Complex Made Simple

EIBMED 2019: Conference reveals the two greatest obstacles holding back the Arab economy

The European Investment Bank’s (EIB) EIBMED 2019 conference wrapped up this week on September 30th, concluding a day-long event covering some of the most important issues plaguing the region’s economy.

Two recurring obstacles played into conversations throughout the day Another issue discussed was the existing "implementation deficit" There is “a gap between those who have the funds, and those who need the funds,” Marion Hoenicke, the Head of Banks Division at EIB, said

The European Investment Bank’s (EIB) EIBMED 2019 conference wrapped up this week on September 30th, concluding a day-long event covering some of the most important issues plaguing the region’s economy. 

The overall event fell under the theme of “Investing in a resilient and inclusive future,” discussing multiple issues from sustainable infrastructure and its effect on the economy, to entrepreneurship and more. 

With AMEinfo present at the event, two recurring phrases that played into conversations throughout the day were “political stability” and “corporate governance,” bringing to light the two greatest obstacles holding back the region’s economy. 

In fact, when Omar Christidis, a moderator at the event and the founder of Arabnet, conducted an informal poll of hand voting with the audience, political stability and governance where the two issues that received the most votes from the international audience attending.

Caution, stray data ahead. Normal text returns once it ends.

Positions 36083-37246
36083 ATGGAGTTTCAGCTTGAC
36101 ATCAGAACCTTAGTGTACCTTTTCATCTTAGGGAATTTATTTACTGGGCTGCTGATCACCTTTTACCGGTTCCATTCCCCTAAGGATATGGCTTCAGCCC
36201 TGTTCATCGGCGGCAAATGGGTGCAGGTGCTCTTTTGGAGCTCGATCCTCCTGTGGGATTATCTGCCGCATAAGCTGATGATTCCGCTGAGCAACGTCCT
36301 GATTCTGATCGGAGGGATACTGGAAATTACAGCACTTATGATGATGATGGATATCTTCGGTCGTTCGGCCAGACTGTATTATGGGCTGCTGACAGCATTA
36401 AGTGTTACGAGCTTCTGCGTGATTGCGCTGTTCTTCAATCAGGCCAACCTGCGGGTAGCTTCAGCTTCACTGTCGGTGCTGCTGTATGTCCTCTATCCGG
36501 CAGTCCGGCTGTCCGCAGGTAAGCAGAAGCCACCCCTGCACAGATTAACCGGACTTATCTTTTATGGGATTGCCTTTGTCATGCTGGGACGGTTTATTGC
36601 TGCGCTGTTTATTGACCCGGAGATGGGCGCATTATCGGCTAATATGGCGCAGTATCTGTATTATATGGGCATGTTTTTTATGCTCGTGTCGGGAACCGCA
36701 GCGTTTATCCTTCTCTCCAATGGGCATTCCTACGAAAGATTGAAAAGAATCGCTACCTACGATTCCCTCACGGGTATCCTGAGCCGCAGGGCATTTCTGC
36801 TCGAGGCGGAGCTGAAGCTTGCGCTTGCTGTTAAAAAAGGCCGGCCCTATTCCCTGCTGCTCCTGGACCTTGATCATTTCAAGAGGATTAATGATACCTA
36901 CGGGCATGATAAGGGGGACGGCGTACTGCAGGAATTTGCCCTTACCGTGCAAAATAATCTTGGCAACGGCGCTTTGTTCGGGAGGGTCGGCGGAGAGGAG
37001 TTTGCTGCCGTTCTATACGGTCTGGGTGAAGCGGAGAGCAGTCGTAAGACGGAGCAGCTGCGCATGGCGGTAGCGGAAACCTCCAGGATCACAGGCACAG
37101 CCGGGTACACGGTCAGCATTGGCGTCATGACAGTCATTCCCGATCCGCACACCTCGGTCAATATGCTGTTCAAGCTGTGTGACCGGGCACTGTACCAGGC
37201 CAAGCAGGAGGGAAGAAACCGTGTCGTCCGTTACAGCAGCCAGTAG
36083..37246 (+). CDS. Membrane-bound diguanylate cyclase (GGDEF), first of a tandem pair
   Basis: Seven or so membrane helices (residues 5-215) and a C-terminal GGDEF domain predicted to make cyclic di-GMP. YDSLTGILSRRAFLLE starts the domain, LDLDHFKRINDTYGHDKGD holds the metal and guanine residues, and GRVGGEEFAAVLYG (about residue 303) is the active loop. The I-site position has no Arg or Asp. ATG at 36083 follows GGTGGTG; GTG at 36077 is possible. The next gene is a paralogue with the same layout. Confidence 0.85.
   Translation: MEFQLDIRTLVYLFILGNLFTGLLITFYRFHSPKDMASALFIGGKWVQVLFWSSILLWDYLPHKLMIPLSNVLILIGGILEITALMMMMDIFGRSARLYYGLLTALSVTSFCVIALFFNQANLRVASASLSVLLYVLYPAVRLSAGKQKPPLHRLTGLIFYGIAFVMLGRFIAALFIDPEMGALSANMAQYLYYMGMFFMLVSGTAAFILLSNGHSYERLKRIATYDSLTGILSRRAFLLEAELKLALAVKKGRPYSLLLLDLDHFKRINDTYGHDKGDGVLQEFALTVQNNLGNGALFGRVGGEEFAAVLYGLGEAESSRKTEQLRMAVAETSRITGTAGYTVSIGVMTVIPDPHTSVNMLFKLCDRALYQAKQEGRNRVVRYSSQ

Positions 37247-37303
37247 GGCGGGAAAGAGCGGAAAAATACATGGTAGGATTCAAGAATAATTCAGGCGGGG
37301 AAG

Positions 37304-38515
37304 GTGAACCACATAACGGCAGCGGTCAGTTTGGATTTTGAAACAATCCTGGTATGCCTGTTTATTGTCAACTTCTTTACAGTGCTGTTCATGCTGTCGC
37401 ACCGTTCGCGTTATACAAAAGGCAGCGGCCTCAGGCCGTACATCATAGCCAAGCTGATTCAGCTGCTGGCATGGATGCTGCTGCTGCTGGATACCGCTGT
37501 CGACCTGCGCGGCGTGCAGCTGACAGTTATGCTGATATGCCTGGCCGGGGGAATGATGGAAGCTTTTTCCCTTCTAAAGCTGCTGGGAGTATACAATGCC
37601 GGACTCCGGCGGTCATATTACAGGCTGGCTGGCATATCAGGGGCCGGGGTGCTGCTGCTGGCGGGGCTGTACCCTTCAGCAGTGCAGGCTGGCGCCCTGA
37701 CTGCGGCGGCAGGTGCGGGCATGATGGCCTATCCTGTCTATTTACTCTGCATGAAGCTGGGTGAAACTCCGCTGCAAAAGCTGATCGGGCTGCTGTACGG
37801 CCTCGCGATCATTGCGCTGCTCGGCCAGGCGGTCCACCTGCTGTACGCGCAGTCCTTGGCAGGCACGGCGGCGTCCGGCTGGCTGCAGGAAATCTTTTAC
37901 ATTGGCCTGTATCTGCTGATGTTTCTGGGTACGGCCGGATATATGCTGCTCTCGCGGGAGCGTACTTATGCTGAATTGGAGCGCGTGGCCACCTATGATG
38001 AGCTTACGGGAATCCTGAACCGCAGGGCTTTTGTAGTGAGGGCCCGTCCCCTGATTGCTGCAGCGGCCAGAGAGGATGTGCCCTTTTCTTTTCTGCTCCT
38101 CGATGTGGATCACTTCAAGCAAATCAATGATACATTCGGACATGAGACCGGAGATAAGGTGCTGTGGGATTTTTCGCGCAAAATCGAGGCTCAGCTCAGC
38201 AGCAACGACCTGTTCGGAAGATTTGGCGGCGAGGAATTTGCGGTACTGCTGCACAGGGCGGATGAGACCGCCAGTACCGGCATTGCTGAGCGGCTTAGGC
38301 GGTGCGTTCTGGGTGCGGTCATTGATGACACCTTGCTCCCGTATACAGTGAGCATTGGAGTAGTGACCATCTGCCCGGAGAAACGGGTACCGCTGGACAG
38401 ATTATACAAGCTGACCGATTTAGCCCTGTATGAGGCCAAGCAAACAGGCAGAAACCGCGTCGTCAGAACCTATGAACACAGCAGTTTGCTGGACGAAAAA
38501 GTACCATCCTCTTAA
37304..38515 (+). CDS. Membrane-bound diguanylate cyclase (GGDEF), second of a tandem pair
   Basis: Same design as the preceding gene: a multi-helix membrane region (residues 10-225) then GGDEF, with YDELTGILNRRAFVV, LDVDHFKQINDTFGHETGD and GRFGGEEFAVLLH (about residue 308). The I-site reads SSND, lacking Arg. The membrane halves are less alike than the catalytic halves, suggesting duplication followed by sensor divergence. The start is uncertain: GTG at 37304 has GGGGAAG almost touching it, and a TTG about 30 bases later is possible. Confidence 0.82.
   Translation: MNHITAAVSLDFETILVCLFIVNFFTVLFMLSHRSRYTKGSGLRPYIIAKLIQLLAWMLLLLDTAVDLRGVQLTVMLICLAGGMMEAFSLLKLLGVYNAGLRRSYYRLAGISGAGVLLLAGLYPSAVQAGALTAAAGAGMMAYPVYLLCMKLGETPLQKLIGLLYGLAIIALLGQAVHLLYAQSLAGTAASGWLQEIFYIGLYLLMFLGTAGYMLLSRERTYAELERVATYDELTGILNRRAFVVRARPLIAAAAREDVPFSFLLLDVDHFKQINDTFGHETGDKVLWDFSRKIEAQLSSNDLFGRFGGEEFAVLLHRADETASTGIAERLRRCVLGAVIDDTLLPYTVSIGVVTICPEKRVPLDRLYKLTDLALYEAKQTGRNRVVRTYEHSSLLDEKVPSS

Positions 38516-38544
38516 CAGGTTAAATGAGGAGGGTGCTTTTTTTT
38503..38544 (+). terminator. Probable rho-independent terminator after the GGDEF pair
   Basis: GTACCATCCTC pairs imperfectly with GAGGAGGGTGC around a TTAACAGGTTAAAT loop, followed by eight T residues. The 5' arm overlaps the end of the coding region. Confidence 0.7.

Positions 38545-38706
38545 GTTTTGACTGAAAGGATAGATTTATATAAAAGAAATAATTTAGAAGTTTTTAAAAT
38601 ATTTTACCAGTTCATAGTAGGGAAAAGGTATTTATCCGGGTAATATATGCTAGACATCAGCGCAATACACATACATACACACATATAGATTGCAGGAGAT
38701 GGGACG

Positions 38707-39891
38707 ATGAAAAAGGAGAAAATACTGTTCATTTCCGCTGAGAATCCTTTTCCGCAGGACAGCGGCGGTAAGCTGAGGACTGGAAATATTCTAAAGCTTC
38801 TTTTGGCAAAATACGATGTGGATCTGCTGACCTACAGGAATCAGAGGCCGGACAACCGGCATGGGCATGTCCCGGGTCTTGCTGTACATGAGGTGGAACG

Political stability addresses the fact that the region has been suffering from issues of political nature, both externally and internally, that have destabilized many economies, or adversely affected them. 

Image: EIB

Corporate governance mostly addressed the corruption quotients in countries like Lebanon, where annually high corruption indices have warned of the effect on the economy. The country is currently facing a US dollar crisis, according to reports. Causes behind this differ per account, but some allude to corrupt practices that have funneled dollars out of the country.  

During the panel Bringing resilience to the region: the key challenges, Debora Revoltella, Director of the Economic Department at EIB, explained that the EIB had conducted multiple studies in the past surveying around 10,000 regional firms in the Middle East. During their 2013 study, they found that “the main constraint to the private sector development in the region was still political instability.” 

“I think the Arab World shares a failed developmental model that has failed a lot,” Youssef El Khalil, Executive of the Central Bank of Lebanon, said during the same panel, when discussing development of the region’s private sector. “A part of the Arab population as a whole has been neglected.” 

Ultimately, that particular panel also identified an “implementation deficit” as one of the challenges facing the region’s economy, addressing the fact that perhaps there needs to be a radical change to education and individuals/parties with funding to ensure the efficient development of enterprise in the long run. 

“It sounds like what we need to fix this implementation deficit is more plans at the local level, [and] more knowledge at the individual level,” Christidis said. 

There is “a gap between those who have the funds, and those who need the funds,” Marion Hoenicke, the Head of Banks Division at EIB, explained during the panel Financing in innovative companies to foster growth and employment.

 The conference also included a pitching session by promising Arab startup entrepreneurs, followed by an audience voting session. 

In closing, awards were given to the top 3 startups with the most votes. 

Buildink, a Lebanese startup specializing in the 3D printing of cement, won in first place, followed by Tunisian startup Cure in 2nd place, and Egyptian health tech startup VRapeutic in 3rd